Date
11 December 2017
British Prime Minister Theresa May wants to speed up talks on future relations but the European Union insists on settling Brexit matters first. Photo: Reuters
British Prime Minister Theresa May wants to speed up talks on future relations but the European Union insists on settling Brexit matters first. Photo: Reuters

Britain pushes for talks about future, EU wants divorce first

British officials arrive in Brussels on Monday to push the EU towards talks about their post-Brexit ties, which the bloc refuses to do without an agreement first on London’s exit bill and other divorce issues, Reuters reports.

A third round of Brexit talks takes place more than a year after Britons voted in a referendum to leave the European Union, delivering an unprecedented blow to the post-World War II European integration.

Chief Brexit negotiators, the EU’s Michel Barnier and Britain’s David Davis, will meet before more talks on Tuesday and Wednesday convene on technical level on expatriate rights, divorce bill and “other separation issues”.

Senior officials will also tackle the conundrum of the future border between EU state Ireland and the United Kingdom’s Northern Ireland, and a news conference is due on Thursday, according to a schedule published by Brussels.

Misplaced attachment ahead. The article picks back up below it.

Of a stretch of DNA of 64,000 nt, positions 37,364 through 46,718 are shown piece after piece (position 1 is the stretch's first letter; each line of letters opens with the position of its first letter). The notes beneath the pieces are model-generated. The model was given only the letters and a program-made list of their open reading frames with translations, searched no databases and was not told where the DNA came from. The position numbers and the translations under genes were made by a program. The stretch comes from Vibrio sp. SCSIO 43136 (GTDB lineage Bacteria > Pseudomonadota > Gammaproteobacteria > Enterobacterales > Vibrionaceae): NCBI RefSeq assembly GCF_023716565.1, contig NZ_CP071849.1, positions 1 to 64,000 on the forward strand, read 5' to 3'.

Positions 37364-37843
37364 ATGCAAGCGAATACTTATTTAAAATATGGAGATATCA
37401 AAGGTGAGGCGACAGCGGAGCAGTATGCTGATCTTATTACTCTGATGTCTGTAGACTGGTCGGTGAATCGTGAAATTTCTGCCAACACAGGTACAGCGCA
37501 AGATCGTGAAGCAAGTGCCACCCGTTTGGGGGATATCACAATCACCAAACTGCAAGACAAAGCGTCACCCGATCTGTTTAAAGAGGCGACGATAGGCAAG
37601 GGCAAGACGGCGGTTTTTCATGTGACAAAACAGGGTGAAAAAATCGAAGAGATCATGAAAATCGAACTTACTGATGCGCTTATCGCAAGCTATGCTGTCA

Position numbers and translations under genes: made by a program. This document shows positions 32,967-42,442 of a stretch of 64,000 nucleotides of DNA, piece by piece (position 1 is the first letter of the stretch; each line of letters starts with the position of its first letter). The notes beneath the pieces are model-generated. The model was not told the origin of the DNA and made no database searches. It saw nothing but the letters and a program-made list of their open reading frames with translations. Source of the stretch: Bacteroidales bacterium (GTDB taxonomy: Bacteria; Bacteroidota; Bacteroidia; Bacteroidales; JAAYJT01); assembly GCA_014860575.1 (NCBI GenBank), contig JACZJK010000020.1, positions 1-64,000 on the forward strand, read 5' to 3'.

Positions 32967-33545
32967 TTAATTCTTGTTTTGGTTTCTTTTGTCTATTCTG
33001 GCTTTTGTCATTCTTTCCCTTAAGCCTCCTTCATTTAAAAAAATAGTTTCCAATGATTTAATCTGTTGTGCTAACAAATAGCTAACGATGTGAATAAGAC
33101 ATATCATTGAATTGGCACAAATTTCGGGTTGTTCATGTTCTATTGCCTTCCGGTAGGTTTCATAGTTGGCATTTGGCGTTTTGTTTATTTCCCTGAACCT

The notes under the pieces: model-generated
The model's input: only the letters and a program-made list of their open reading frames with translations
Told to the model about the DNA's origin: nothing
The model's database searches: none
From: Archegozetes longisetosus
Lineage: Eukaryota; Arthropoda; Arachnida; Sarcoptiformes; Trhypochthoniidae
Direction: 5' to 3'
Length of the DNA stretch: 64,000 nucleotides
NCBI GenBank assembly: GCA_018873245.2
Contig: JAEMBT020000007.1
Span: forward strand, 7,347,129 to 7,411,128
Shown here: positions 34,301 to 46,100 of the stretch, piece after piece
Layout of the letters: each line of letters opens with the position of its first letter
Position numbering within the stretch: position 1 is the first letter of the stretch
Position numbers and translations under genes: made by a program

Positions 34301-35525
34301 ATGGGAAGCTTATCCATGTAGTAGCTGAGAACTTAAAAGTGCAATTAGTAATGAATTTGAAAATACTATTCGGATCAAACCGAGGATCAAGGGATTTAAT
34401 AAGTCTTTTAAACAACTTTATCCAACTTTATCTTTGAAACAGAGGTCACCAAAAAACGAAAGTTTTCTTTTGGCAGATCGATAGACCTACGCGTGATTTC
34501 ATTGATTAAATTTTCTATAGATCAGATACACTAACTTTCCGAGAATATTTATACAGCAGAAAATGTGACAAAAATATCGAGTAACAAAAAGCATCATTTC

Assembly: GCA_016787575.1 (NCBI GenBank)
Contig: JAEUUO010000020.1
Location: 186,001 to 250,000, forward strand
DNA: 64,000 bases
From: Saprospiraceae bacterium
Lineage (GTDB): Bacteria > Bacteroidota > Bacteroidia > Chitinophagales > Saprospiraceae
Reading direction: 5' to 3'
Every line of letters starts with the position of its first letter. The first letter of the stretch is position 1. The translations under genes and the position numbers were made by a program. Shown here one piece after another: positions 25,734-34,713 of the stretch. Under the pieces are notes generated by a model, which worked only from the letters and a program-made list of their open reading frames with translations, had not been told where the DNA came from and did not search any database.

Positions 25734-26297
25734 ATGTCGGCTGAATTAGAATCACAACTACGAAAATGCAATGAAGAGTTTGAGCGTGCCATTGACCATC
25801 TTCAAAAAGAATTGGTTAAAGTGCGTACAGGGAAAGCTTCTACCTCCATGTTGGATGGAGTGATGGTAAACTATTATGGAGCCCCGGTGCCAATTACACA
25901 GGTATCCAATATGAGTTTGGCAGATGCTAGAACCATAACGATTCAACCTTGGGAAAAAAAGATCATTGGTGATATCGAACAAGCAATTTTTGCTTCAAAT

Britain will present in detail several papers released last week on issues ranging from customs arrangements to data sharing. They have often ventured out into the future relationship between London and what will become a 27-state EU.

Britain will be urging the bloc to show “imagination” and focus discussion on these future ties rather than just on the divorce settlement.

On Sunday, the opposition Labour Party said it would keep Britain in the European single market and customs union for a transitional period after Brexit, offering a clear alternative to the policies of Prime Minister Theresa May.

The bloc wants to settle chief separation aspects first and has already signaled the slow progress so far means jumpstarting talks about a new accord with Britain is now less likely in October, as had been expected.

“Both the UK and the EU have an interest to move forward quickly in negotiations and that requires us to make sufficient progress on citizens’ rights, on the financial settlement on Ireland,” said a senior EU official involved in the talks.

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